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Top 5 Toxic Plants For Dogs

Dog eating plant

Are certainplants toxic to dogs?When dogs like the smell of something, it’s not long before they bite into it. While grass is non-toxic and safe for dogs, the same can’t be said about several other outdoor and ornamental plants. No matter how pretty or fragrant these plants may be, they could also be poisonous for your dog.

Toxic plants are not just found in the city but also in large farms that are home to a host of poisonous wild flowers and plants. Thanks to this, even the best farm dog breeds fall prey to plant poisoning.

If your pup pokes its nose into every bush or flowerpot it comes across, you might want to learn about these plants toxic to dogs.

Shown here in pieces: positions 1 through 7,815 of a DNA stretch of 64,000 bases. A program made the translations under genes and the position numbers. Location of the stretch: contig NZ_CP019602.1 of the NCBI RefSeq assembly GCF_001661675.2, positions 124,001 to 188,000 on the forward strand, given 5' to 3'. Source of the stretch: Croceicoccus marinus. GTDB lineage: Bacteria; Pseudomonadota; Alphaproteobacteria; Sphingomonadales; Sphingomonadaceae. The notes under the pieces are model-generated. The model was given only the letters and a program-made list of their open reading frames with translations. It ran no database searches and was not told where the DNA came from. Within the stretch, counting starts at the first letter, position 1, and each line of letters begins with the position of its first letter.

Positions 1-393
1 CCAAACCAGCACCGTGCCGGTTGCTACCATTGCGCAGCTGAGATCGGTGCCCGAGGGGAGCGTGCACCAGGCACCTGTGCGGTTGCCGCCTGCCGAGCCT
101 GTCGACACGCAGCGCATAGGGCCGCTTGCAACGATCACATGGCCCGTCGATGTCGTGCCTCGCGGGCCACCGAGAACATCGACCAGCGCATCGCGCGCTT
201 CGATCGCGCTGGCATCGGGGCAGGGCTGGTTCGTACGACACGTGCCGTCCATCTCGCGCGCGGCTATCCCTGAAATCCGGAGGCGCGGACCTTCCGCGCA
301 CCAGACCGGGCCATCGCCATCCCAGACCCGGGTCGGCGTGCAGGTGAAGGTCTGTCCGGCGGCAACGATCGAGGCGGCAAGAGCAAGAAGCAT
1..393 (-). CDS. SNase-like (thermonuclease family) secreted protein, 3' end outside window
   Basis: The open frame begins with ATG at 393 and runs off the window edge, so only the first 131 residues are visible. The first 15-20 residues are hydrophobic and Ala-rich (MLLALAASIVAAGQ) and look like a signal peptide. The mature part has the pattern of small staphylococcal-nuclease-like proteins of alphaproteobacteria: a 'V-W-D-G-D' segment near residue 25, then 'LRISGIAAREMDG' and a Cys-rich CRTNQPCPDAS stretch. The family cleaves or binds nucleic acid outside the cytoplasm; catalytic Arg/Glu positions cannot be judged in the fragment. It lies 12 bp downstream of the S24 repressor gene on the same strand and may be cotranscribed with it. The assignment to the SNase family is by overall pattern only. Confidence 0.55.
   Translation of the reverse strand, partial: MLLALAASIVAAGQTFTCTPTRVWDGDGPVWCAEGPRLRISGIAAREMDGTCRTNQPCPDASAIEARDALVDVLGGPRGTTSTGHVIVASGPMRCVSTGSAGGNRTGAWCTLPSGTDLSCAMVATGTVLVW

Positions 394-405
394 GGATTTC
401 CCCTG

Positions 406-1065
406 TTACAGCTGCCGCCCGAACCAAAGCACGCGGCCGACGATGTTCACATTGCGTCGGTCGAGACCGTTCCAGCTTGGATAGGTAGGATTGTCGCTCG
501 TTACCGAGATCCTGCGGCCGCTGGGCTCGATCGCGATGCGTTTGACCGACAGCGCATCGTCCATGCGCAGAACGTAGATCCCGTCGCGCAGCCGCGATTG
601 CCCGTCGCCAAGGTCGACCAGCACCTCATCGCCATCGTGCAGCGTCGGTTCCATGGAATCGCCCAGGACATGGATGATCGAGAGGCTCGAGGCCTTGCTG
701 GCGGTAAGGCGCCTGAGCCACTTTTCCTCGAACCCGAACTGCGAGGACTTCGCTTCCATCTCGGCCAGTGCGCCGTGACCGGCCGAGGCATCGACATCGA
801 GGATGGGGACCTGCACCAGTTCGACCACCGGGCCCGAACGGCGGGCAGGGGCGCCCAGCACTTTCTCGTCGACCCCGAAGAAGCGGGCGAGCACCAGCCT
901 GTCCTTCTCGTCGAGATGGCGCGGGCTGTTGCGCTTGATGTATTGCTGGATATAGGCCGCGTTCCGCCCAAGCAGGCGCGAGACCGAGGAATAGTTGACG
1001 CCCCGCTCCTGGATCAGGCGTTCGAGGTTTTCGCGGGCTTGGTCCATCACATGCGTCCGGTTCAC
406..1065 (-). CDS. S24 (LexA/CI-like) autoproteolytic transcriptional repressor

Sago Palm

Native to the warm regions of Southern China and Japan, this beautiful palm-like plant grows beautifully both indoors and outdoors. If you’re a plant enthusiast, you’re bound to have one of these ornamental plants in your home as they lend a lovely contrast to your decor with their spike leaves and vibrant green hue. However, if you also have a dog at home, Sago Palms are not for you.

Wondering, “What plants should not be around dogs?” Sago Palm is one of them. This plant, including its seeds, contains the highest amounts of a poisonous toxin called cycasin.

If your dog accidentally ingests bits of sago palm, the side effects will set in within 15 minutes. In some cases, it can take up to 12 hours for the symptoms to show.